So they really wanted to have a diverse group of Democrats, you know, three women, two African American legislators, a Hispanic Congresswoman. And, you know, they're spread out across the country. It's not all just from the East Coast or the West Coast. So I think, you know, they wanted to kind of show off the depth of the Democratic Caucus, if you will, and kind of put that up against what they're expecting to see and hear in the Senate.

Kornacki: So we mentioned Pelosi announced at 10 a.m. this morning her choices to be managers. She did actually have to formally get the House to approve that, to take a vote. So at noon, she put the names that she had announced into a resolution, brought that to the House for consideration. Describe what was playing out then.

Moe: Yeah, so a pretty shorter debate than normal when we're debating some kind of resolution or bill on the House floor. So only was about ten minutes, five minutes for Democrats, five minutes for Republicans. But obviously, sometimes that goes a little longer, as it did today. But we heard from a variety of speakers, including Speaker Pelosi herself, who continued to make the argument, you know, that she didn't want to go down the road of impeachment.

Pelosi: For a long time, I resisted the calls from across the country for impeachment of the president for obvious violations of the constitution that he had committed. But recognizing the divisiveness of impeachment, I held back. Frankly, I said, this president isn't worth it. But when he acted the way he did in relationship to withholding funds from Ukraine in return for a benefit to him that was personal and political, he crossed a threshold. He gave us no choice.

Moe: And then we also heard from House Republican leader, Kevin McCarthy, who really started to attack the managers that Pelosi had announced this morning.

Kevin McCarthy: Chairman Nadler, someone who campaigned for the chairmanship of the Judiciary Committee that's responsible for impeachment beginning as far back as December 2017, before you were even in the majority, on the notion that he would be the best person to lead the charge on potential impeachment against the president. You see, you get a chairmanship by your conference voting for you. You campaign for it. You put your best ideas out there of why you should be the chairman. In 2017, that was the campaign.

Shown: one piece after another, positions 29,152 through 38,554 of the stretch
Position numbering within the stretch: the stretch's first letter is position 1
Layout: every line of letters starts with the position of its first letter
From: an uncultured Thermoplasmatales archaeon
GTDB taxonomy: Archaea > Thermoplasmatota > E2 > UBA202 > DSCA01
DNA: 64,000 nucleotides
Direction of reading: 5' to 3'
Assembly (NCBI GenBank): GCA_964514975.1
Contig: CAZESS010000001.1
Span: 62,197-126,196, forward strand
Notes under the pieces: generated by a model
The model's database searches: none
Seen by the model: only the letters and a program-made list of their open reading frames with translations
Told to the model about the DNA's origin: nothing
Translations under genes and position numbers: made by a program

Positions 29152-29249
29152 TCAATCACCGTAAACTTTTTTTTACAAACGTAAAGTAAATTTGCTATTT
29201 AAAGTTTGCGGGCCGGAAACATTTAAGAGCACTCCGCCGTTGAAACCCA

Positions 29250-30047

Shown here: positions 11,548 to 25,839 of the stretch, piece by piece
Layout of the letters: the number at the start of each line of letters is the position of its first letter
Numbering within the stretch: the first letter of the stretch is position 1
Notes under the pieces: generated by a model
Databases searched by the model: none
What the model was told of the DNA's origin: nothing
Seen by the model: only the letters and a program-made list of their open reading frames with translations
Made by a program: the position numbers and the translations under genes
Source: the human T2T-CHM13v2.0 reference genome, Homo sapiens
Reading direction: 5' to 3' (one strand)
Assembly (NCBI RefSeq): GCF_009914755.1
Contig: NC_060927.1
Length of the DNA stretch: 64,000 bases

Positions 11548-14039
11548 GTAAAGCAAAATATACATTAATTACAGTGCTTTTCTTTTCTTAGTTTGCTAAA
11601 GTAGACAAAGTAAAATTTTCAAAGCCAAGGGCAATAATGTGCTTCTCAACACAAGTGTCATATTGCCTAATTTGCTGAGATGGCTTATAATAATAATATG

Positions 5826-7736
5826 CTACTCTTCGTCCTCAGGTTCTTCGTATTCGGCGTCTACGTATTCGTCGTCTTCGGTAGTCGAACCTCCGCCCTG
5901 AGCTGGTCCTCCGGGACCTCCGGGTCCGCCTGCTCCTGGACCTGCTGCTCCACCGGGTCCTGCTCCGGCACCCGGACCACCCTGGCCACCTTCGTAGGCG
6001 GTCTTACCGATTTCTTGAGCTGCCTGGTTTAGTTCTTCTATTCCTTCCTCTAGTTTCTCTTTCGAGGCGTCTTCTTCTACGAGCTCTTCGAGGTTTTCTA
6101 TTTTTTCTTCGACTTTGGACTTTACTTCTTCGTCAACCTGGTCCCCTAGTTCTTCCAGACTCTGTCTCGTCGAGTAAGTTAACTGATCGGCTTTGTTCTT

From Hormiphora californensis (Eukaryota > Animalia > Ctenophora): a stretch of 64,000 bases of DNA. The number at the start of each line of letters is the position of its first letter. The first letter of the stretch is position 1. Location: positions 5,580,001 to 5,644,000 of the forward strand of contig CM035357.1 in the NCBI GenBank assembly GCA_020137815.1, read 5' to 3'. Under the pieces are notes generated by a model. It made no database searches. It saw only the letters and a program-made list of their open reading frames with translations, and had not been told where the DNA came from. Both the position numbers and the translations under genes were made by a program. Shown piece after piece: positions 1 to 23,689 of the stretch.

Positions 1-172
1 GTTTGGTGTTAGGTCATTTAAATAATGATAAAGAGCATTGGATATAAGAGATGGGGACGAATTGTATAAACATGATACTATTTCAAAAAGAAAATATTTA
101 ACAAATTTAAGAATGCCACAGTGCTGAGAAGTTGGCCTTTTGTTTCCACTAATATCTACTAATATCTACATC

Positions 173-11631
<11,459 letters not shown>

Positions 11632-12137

Kornacki: The actual vote did go through to approve these House managers. Did that vote look like the impeachment vote back in December, essentially a party-line vote?

Moe: Yes, basically. The resolution was agreed to 228 to 193, and just one Democrat, Minnesota Congressman Peterson, voted against the resolution. He also voted against both articles back in December. The only person that was really different this time was Congressman Jeff Van Drew, who if you remember was a Democrat in December and voted against the articles, but then switched parties and is now a Republican. So pretty much what we expected today on the floor. Justin Amash, as you said, the Independent, he voted with Democrats in approving this resolution.

Kornacki: And also, Alex, is it right, the resolution that was passed here naming these managers, they also had to include money in this to pay for a trial?

Moe: Exactly. So the resolution does three things. They voted to send the manager names. They voted to send the actual articles over to the Senate. And it also stipulates that money for the Senate trial will be paid by amounts that are available to the House Judiciary Committee.

Kornacki: All right, we're gonna take a quick break, Alex, but we've got some more to get to, so hang tight. Be right back. So again Alex, there was a lot of sort of official business for the House to deal with today, just in terms of getting these managers appointed, getting that approved, getting these articles over to the Senate. There was also though focus on what Democrats are saying is some substantial new evidence around the president and his actions with Ukraine, something Nancy Pelosi talked about this morning.

Pelosi: They released new evidence pursuant to a House subpoena, Lev Parnas, you know who that is, an associate of Rudy Giuliani, that further proves the president was an essential player in the scheme to pressure Ukraine for his own benefit in the 2020 election.

Kornacki: These documents that are at the heart of what Pelosi's talking about there, Alex, what are we learning there?

Moe: Yeah, you know, and a lot of the committees said before when they were voting on impeachment, that they weren't gonna stop investigating the president and trying to get more documents. And this is what showed, what came of it. House Intelligence Chairman, Adam Schiff, transmitted some new documents over to House Judiciary yesterday that included a lot of documents from Lev Parnas, a Rudy Giuliani associate.